This being done, albeit fundry Motions were thereupon made by divers of the Lords for a present proceeding in this matter, nevertheless because the said Tolkerne having been formerly sent for, could not yet be found, and also in respect there was less appearance of the Lords this day than at other times, and this matter concerning the priviledge of the House, was of great importance, and therefore required a more full Assembly, Stay was made of any further proceeding until Thursday next being the 19th day of this instant November: And in the mean time it was Ordered, that Tolkerne should again be sent for, to appear before the Lords in the House that day by nine of the Clock in the Morning. Vide concerning this matter on Monday the 23th day of this Instant November following.
Motion was made by the Lord Sheffield upon reading of this Bill, that Thomas Crompton, Son of Thomas Crompton Esquire deceased, with Henry Best, Francis Jackson and others whom it may concern, should be heard in the House, whether they or any of them could pretend any right or Interest in these Lands in respect of a Grant heretofore made thereof by her Majesty to the said Thomas Crompton. Which Motion was well approved by the House; and Ordered, that the Gentleman Usher should move the said parties to appear before their Lordships in the House for that purpose upon Saturday next the 21. day of this Instant November by eight of the Clock in the Morning, and to bring them such persons as are interested in the Conveyance of those Lands. Vide December 7th Monday Postea.
Memorandum, That the Committees upon the Bill for Musters and Souldiers (who were appointed to meet this Afternoon on Thursday the 12th day of this instant November foregoing) have upon a Motion to the House appointed another meeting about the same, upon Thursday Morning ing next, being the 19th day of this instant November before the House sit.
Three Bills of no great moment had each of them one reading; of which the last being the Bill for establishing of the Remainder of certain Lands of Andrew Kettlebie Esq; upon Francis Kettlebie, was read the first time.
Upon reading whereof it was Ordered by the Lords, that Andrew Kettlebie Esq; and Jane his Wife (whom the Bill concerneth) should be heard in the House, either by themselves or by any other person or persons sufficiently deputed and appointed by them in that behalf, what they could answer and alledge concerning the same. And the Gentleman-Usher was appointed to give them present notice of this Order.
A Motion was made again by some of the Lords touching William Hogan Prisoner in the Fleet, that he might be sent for out of the said Prison and brought into the House before the Lords, to the end he might make relation of his Cause, that thereupon such Order might be speedily taken with him as should by the Court be found meet and agreeable to the priviledge of the said Court. Upon which Motion it was debated by what course the said Hogan should be brought out of the Fleet, being then in Execution, whether by Warrant to be directed from the Lords to the Lord Keeper, requiring him to grant forth a Writ in her Majesties name for the bringing of the said Hogan from thence, or by immediate direction and order from the House to the Gentleman-Usher or Serjeant at Arms, without any such Writ. Which being put to the question by the Lord Keeper, it was resolved and Ordered by the general consent of the House, that it should be done by immediate direction and Order from the House without any such Writ as aforesaid. And accordingly Ordered, that the said William Hogan should be sent for and brought before the Lords by the Gentleman-Usher into the said House of Parliament upon Thursday next being the 19th day of this instant November, by nine of the Clock in the Morning. Vide touching this business on Monday the 23th day of this instant November ensuing.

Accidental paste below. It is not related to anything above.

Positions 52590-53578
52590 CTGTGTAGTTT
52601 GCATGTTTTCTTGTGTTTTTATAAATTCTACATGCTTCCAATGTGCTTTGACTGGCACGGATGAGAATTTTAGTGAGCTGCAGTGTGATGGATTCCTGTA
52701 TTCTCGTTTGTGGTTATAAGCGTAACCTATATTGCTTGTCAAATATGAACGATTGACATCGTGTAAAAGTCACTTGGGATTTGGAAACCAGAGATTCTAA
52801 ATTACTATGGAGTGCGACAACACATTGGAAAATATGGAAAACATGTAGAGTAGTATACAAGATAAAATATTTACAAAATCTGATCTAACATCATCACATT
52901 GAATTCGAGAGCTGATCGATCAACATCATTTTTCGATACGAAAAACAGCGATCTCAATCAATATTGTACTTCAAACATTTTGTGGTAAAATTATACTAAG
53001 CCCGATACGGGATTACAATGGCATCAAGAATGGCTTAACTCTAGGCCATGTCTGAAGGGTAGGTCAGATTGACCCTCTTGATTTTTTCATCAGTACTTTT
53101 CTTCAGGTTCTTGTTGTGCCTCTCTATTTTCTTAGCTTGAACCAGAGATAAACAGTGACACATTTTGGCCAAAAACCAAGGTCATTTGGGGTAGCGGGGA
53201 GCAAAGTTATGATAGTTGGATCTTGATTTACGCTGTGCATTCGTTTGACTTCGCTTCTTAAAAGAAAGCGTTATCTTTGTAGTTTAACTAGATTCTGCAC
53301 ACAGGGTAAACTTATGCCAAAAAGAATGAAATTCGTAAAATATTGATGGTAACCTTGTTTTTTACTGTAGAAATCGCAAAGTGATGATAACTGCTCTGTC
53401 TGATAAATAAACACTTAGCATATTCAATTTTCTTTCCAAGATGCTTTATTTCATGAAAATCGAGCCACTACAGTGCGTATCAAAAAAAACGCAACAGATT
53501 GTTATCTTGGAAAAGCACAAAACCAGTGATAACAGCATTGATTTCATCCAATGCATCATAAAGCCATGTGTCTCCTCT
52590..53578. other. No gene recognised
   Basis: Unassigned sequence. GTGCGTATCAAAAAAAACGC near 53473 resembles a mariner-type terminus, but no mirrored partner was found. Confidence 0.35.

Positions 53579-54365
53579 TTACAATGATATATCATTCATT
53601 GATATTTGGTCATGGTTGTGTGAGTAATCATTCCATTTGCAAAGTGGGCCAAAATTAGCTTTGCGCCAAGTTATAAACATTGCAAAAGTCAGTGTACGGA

Two Bills were brought up to the Lords from the House of Commons; of which the second was to avoid and prevent divers misdemeanors in lewd and idle persons; And the third was for confirmation of Grants made to the Queens Majesty, and of Letters Patents made by her Highness to others. Touching which Bill see at large on Thursday the 17th day of December following.
This day William Hogan was brought from the Fleet into the House before the Lords, who having made (as he was required to do) relation of his Arrest, and of the time, and parties that Arrested him, declaring that he was Arrested by the Under-Sheriff of the County of Surrey and others assisting him, upon Saturday before the beginning of the Parliament (which began on the Tuesday following) and that it was known to the said Under-Sheriff that he was her Majesties Ordinary Servant, and moreover that he though Tolkerne was not privy to his Arrest at that time contrary to the priviledge of that Court; Upon the offer and Petition of the said William Hogan himself to pay the principal Debt of fifty Pounds, it was Resolved and Ordered by the Lords, that the said William Hogan should enter into sufficient to abide the Order and Judgment of the Earl of Cumberland, the Lord Bishop of London and the Lord Zouch, for such satisfaction to be made of the debt of fifty pounds, & any costs and charges, as by the said Lords should be thought fit, (the Bond to be taken to the said Lords) and thereupon be discharged out of Prison and out of Execution: And likewise that the Warden of the Fleet should be free from any trouble, damage or molestation for discharge of the said William Hogan. It was likewise Ordered by the Court that the Under-Sheriff and any others that did Arrest or assist the Arrest of the said William Hogan, shall be sent for to appear before the Lords in the House on Saturday next being the 21th day of this instant November by nine of the Clock in the Morning. Vide concerning this matter on Monday the 23th day of this instant November ensuing.